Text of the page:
Could Red Sox make surprise pick at No. 4 by selecting UCLA’s Matt McLain in 2021 MLB Draft?

While it certainly looks like the Red Sox are locked in on one of Vanderbilt right-hander Jack Leiter or Louisville catcher Henry Davis when it comes to who they will take with the No. 4 pick in the first round of the 2021 MLB Draft Sunday night, some recent speculation suggests that the club could go in another direction.

According to Baseball America’s Carlos Collazo, the Sox may have their eye on University of California, Los Angeles shortstop Matt McLain depending on who is still on the board by the time they are put on the clock.

“It sounds like UCLA shortstop Matt McLain could wind up being a bit of a wild card here and Boston might be a fit depending on who’s available for them,” Collazo wrote earlier Sunday.

McLain, who turns 22 next month, is regarded by Baseball America as the No. 10 prospect coming into this week’s draft, ranking seventh among all position players and third among college bats.

Listed at 5-foot-11 and 180 pounds, the California native was originally selected by the Diamondbacks in the first round of the 2018 amateur draft (one pick before Red Sox prospect Triston Casas), but opted to honor his commitment to UCLA rather than go pro out of high school.

In his junior season with the Bruins, McLain slashed an impressive .333/.434/.579 to go along with nine home runs, 14 doubles, two triples, 36 runs driven in, 47 runs scored, nine stolen bases, 34 walks, and 34 strikeouts over 47 games (226 plate appearances).

A broken thumb forced the right-handed hitting, right-handed throwing infielder to miss nearly three weeks of time in the month of May, but he finished the year strong by hitting .379 (11-for-29) in his final seven games this spring.

Per his Baseball America scouting report, McLain — who spent the summer of 2019 on Cape Cod with the Wareham Gatemen — “is a dangerous hitter who is strong” despite his undersized frame.

“He has a short, direct swing and consistently lines balls hard from gap to gap. He has a knack for finding the barrel, separates balls from strikes and rarely chases outside the strike zone,” his scouting report reads.” He is a consensus above-average to plus hitter and projects to hit at the top of a lineup for a first-division team. The only question about McLain’s offensive game is how much power he will produce. Though he hit for power in college, his fringe-average raw power will likely translate more to doubles with a wood bat and limit him to 10-15 home runs per season. He has plus speed and consistently runs hard to beat out infield singles and leg out doubles and triples.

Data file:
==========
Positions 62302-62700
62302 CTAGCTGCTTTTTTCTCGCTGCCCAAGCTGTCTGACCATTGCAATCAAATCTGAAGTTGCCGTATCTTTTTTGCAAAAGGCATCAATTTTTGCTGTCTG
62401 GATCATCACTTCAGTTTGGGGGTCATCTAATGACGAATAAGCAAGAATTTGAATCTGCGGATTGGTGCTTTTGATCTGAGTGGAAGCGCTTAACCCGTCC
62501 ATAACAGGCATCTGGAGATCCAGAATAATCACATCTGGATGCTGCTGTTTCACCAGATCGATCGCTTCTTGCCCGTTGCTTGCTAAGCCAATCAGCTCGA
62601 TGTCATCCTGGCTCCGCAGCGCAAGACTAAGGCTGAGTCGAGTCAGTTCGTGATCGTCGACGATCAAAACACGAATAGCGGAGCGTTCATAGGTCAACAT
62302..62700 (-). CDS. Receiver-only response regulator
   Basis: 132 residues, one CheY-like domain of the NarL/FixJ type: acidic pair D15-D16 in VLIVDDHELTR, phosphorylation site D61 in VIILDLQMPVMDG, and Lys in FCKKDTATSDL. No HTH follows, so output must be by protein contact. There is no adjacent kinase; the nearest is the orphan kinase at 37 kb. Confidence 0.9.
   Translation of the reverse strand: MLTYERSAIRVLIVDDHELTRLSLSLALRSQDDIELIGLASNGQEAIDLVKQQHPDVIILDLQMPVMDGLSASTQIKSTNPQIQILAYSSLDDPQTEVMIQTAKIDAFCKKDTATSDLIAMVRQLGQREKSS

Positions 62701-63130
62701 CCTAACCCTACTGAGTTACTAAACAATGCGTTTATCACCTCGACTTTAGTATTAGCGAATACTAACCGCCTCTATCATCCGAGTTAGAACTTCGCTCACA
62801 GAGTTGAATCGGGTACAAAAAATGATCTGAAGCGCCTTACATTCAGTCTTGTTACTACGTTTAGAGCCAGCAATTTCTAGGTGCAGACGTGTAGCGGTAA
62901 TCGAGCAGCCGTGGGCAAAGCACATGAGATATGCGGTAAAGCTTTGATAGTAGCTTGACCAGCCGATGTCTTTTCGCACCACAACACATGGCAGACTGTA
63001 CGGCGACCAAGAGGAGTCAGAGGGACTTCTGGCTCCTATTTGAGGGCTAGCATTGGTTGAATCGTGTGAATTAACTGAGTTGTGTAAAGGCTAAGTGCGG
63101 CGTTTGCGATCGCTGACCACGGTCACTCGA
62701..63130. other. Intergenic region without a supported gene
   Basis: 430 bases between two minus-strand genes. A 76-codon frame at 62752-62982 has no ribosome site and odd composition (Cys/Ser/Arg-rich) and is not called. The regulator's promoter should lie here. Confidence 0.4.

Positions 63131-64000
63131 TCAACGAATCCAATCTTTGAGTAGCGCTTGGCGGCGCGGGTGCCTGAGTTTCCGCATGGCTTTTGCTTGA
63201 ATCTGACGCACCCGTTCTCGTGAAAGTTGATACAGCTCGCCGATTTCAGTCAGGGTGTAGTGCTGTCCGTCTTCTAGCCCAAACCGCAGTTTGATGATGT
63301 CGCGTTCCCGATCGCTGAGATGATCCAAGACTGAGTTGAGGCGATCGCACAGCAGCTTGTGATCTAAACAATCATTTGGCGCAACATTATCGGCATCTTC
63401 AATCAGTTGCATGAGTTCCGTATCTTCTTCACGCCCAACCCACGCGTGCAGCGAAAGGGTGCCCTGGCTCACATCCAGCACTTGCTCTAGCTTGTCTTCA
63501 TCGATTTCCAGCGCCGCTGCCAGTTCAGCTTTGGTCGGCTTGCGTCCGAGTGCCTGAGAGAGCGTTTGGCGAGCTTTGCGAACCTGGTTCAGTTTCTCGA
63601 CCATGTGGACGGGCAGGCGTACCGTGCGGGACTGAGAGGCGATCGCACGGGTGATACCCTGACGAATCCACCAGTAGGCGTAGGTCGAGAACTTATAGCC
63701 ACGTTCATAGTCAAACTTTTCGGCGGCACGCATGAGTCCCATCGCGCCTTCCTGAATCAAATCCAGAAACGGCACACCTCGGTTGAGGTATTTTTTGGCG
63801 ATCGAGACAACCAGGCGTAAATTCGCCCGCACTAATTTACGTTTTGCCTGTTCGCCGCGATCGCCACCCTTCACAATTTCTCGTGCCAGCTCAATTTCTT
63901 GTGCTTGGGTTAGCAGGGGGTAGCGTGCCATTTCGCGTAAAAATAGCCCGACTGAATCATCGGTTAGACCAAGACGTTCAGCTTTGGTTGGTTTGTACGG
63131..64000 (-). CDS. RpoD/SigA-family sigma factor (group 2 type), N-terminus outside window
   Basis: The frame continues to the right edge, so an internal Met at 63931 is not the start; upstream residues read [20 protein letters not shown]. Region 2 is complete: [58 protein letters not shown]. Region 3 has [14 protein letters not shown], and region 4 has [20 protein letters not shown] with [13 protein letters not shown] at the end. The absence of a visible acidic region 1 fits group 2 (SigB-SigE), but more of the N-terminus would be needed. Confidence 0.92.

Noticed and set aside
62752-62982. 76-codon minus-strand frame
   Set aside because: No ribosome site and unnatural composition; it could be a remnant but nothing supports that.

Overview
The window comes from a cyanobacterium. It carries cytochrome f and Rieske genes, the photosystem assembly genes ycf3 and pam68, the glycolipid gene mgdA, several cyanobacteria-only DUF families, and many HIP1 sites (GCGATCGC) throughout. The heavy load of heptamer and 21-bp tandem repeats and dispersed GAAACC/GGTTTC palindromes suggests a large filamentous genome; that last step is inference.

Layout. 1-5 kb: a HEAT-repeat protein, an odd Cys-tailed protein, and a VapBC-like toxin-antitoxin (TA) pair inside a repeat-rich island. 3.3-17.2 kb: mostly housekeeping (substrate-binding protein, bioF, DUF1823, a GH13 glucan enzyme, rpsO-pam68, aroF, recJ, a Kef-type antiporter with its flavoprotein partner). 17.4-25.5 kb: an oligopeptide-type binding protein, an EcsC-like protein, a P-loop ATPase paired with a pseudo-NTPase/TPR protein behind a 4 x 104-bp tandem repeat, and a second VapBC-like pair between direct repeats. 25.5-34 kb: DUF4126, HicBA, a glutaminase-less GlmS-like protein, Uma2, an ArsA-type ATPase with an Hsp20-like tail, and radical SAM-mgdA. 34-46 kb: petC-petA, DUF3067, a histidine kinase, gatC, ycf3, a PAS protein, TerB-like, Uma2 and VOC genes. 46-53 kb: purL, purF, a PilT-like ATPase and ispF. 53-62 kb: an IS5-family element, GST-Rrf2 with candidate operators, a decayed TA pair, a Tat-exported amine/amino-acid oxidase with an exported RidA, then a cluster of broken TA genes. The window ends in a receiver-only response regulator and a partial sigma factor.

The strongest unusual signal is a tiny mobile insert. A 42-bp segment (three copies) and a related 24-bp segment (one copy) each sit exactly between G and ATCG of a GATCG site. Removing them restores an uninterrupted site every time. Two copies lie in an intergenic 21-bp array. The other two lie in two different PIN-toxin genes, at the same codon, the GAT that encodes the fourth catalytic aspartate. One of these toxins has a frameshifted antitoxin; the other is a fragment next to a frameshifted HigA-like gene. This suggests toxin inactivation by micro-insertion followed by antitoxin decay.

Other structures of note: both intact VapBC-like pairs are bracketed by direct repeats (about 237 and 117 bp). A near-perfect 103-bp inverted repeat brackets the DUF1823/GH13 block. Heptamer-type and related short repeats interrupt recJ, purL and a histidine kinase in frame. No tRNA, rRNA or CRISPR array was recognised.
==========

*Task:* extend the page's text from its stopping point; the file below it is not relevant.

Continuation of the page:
“McLain played shortstop the last two seasons at UCLA and is playable there, but he lacks the natural actions for the position and projects better at second base. Some teams prefer him in center field, where he played as a freshman, and others think he projects best as a multi-positional player who bounces around the diamond. He is an instinctive defender who positions himself well, gets good reads off the bat and has above-average arm strength at any position.”

Whoever the Red Sox, led by chief baseball officer Chaim Bloom and amateur scouting director Paul Toboni, do take with the fourth overall pick Sunday night, one thing is for certain: they will have approximately $6.664 million in slot money to spend on that particular pick.

With that in mind, however, it remains possible that Boston could select a prospect such as McLain, who is projected by Baseball America to go to the Brewers at No. 15, with the intention of signing him to an under-slot deal, which in turn would give the club more money to spend in Rounds 2 through 20.

(Picture of Matt McLain: UCLA Athletics)

Author: Brendan Campbell

Blogging about the Boston Red Sox since April '17. Also support Tottenham Hotspur.

Leave a Reply

Fill in your details below or click an icon to log in:

WordPress.com Logo

You are commenting using your WordPress.com account. Log Out /  Change )

Google photo

You are commenting using your Google account. Log Out /  Change )

Twitter picture

You are commenting using your Twitter account. Log Out /  Change )

Facebook photo

You are commenting using your Facebook account. Log Out /  Change )

Connecting to %s